Tuesday, February 21, 2012

My Valentine

Eli's expressions of love are often not verbal. Over the last two years, we have had more hugs that he has initiated, but it does not occur to him to verbally express love often. I am always pleased with a hug or kiss on the cheek at bedtime when I tell him how much I love him and say goodnight. On a very rare occasion, "I love you, too, Mom." Most often the "I love you's" come in the form of notes, which I treasure. This time, around Valentine's Day, he had me come into the living room to show me a surprise. He wrote me a love note out of his building blocks.

Thursday, February 2, 2012


     For about three years now, I have been sneaking up to my son's room at night and sticking him with a needle. For most of that time I have just hated doing it. Now it is so routine, I get more upset when I can't do it, like if we accidentally run out, or if he isn't asleep enough to stay still enough, even after the numbing cream. The reason being that he is doing so very well, and changing the therapy routine can really throw things off. No B12 can mean emotional melt downs the next day. It can mean climbing under desks at school.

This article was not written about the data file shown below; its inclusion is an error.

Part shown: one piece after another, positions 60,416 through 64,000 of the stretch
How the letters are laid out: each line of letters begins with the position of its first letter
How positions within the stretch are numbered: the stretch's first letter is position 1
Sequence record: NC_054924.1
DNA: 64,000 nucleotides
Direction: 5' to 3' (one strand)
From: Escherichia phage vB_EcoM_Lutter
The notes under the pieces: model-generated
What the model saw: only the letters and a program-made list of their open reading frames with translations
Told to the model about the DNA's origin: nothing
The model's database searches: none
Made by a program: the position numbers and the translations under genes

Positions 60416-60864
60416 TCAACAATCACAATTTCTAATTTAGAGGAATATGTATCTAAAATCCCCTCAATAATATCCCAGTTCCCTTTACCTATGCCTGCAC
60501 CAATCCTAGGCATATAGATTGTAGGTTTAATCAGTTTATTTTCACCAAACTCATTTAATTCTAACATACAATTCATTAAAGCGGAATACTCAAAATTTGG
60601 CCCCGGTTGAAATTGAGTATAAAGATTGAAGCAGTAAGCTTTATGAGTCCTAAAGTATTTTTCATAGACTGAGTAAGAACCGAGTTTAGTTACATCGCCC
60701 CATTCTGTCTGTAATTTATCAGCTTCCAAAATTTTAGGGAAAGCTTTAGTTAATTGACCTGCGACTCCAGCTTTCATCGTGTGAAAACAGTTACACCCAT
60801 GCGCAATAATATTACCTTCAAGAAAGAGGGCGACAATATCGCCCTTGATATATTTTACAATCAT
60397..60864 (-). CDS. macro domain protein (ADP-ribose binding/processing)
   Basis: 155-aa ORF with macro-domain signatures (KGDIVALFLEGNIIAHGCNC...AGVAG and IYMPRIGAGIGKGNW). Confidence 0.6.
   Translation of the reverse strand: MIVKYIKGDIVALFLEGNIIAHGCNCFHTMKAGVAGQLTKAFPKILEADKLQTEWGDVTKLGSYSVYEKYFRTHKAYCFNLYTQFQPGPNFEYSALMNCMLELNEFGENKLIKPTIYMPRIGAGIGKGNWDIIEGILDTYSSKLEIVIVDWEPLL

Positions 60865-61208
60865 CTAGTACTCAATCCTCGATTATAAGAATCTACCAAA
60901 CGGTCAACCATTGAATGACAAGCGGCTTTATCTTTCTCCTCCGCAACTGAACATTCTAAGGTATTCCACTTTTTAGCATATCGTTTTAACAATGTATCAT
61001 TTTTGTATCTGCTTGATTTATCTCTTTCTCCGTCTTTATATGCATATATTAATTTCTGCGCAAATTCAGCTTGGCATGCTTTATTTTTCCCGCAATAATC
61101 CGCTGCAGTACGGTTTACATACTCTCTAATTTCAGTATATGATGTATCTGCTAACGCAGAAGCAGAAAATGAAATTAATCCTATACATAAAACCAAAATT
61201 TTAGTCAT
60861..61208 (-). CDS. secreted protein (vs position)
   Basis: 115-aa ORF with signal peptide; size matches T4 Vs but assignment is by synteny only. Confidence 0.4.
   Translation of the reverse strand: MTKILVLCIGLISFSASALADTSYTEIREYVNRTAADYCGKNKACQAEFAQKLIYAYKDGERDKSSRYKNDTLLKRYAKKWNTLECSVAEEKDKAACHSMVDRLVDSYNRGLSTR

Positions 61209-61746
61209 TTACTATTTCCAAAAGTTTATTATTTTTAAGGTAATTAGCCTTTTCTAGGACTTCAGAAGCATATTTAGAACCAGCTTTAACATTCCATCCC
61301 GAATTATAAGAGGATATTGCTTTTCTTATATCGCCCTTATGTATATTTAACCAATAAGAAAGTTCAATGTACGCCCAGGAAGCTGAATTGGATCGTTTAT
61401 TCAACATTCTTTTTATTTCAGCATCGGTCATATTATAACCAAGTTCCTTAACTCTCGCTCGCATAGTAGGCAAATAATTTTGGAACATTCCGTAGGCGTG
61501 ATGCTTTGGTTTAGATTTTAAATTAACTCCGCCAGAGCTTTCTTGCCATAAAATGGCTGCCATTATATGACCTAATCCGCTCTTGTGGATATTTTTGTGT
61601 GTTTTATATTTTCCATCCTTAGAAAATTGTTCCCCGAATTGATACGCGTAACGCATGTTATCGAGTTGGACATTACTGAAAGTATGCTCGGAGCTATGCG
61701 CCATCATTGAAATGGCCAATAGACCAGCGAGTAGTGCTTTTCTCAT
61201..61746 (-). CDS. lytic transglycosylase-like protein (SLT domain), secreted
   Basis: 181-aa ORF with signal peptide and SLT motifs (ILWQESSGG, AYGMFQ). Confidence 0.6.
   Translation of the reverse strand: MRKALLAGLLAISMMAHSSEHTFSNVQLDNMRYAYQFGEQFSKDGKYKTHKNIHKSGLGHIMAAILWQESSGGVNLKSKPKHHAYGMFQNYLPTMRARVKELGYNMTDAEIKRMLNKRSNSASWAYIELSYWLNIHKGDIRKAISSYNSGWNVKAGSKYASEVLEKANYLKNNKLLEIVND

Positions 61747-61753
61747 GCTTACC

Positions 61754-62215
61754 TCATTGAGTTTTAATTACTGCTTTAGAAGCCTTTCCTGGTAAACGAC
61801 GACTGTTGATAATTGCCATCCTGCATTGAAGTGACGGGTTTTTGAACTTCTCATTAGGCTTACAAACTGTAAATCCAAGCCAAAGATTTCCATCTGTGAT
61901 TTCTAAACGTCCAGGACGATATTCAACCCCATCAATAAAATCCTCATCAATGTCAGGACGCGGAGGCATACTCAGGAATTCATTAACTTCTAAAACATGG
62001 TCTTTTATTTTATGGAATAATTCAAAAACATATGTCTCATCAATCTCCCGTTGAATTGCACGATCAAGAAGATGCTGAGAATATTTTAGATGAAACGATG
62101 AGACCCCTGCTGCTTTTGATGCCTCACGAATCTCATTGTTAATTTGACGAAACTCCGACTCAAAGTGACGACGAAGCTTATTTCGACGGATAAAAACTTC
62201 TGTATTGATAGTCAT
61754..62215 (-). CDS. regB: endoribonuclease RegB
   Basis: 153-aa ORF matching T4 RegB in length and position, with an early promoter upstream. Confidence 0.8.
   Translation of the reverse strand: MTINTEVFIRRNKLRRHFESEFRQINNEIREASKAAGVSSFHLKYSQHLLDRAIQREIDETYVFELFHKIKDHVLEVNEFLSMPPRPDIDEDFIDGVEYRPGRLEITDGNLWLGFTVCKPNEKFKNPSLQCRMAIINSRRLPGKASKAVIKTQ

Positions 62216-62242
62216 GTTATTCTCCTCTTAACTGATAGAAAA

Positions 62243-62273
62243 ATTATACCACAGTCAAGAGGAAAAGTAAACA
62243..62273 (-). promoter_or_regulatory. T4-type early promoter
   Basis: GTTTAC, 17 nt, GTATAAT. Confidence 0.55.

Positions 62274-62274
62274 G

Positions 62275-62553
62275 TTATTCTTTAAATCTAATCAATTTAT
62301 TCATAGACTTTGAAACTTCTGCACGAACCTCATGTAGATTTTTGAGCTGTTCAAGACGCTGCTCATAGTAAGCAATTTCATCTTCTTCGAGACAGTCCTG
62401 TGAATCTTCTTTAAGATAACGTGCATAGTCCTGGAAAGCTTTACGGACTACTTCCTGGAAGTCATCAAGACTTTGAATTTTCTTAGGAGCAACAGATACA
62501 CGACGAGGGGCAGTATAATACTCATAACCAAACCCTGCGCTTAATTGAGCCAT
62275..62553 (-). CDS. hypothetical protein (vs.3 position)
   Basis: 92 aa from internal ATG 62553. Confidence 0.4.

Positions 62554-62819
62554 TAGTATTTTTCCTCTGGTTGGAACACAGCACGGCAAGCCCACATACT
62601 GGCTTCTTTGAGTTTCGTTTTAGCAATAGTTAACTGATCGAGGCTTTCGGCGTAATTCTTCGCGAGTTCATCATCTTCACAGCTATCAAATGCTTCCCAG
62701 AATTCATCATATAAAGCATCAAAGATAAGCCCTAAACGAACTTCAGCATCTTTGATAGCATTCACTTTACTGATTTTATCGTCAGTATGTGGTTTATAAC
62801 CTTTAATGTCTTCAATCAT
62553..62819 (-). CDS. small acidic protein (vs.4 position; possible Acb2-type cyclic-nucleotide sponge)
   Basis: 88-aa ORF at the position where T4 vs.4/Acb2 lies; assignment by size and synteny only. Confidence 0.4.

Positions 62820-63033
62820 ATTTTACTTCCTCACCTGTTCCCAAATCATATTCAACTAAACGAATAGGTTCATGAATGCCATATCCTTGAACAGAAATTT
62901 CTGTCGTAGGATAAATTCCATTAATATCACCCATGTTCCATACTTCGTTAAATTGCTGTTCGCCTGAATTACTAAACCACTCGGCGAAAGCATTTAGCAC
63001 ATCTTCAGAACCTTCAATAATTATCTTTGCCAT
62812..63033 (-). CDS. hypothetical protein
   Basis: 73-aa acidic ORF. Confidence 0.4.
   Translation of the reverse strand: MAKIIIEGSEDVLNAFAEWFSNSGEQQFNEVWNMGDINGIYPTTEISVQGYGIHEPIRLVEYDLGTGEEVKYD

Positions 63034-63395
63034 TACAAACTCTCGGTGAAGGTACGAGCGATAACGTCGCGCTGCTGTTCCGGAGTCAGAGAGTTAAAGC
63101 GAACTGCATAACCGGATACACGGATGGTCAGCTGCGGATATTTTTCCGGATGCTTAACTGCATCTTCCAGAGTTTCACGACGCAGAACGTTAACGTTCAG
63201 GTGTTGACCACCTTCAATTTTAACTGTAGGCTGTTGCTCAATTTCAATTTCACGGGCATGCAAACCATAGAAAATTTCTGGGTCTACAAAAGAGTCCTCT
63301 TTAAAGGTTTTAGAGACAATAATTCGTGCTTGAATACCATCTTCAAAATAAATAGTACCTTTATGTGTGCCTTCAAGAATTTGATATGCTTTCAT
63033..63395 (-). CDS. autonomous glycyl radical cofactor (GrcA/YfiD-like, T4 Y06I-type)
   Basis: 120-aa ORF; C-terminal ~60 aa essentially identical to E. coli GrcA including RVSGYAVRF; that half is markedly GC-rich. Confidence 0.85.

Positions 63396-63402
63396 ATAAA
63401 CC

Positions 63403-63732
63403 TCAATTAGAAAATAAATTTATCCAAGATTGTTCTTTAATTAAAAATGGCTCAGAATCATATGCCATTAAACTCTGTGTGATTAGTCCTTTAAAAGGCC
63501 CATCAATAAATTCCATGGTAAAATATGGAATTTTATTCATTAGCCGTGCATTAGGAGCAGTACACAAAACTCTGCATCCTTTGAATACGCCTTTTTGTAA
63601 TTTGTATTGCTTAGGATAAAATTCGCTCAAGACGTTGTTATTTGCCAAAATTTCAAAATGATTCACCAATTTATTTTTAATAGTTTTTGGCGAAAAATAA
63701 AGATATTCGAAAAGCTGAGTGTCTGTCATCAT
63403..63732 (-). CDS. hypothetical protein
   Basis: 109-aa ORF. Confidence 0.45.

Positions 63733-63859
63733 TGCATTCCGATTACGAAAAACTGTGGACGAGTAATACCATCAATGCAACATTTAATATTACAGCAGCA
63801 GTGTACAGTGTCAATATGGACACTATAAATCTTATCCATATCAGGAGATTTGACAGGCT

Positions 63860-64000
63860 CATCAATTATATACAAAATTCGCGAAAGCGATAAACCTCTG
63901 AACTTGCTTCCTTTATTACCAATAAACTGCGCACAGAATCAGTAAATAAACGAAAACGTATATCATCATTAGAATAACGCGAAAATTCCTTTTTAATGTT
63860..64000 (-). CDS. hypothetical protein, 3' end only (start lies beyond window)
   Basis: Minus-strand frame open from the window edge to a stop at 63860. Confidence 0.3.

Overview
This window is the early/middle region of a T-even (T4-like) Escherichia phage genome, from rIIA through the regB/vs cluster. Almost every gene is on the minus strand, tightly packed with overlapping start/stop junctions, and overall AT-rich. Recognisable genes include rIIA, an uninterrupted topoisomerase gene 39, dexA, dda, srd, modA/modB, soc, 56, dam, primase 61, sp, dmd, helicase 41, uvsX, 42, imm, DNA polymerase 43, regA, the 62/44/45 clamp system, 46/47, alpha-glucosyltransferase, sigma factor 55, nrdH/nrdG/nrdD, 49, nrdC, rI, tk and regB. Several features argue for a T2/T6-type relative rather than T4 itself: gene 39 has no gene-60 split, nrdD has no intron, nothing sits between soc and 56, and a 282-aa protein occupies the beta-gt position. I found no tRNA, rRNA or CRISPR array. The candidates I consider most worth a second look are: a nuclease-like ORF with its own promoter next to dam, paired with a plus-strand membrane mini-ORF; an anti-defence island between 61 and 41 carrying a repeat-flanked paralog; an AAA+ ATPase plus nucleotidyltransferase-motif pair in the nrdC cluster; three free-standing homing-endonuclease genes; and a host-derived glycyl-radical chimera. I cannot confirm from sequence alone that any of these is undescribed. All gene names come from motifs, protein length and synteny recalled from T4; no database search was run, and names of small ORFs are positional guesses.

I describe our routine to others as "B12 by injection." The pharmacy that I order it from calls it methylcobal. Every month I spend about $35 dollars on it, and I have it delivered to our door, because the pharmacy we get it from is over an hour away. It comes in a small Styrofoam cooler, which is still really big for how tiny the little bottle is. The bottle is about 1 inch tall. I always have to remember to order syringes, because once I forgot, and I found out that Rite-Aid will not sell them to me. Duh.
   I have to keep on a schedule with giving it to him. Every third night, about 20 minutes after bedtime, he is usually in a deep enough sleep that I can put a tiny circle of numbing cream on the injection site and he won't roll over on it. I then go downstairs and set a timer for 20 minutes. At the end of the 20 minutes, I draw the dose up myself, because it is cheaper than getting the syringes pre-filled. I go up to his room, wipe off the numbing cream, and administer the injection just how his doctor's nurse taught me. He does not even know that I do this. If any of you were wondering if I was crazy, why yes, yes I am. I stick my son with needles in the dark.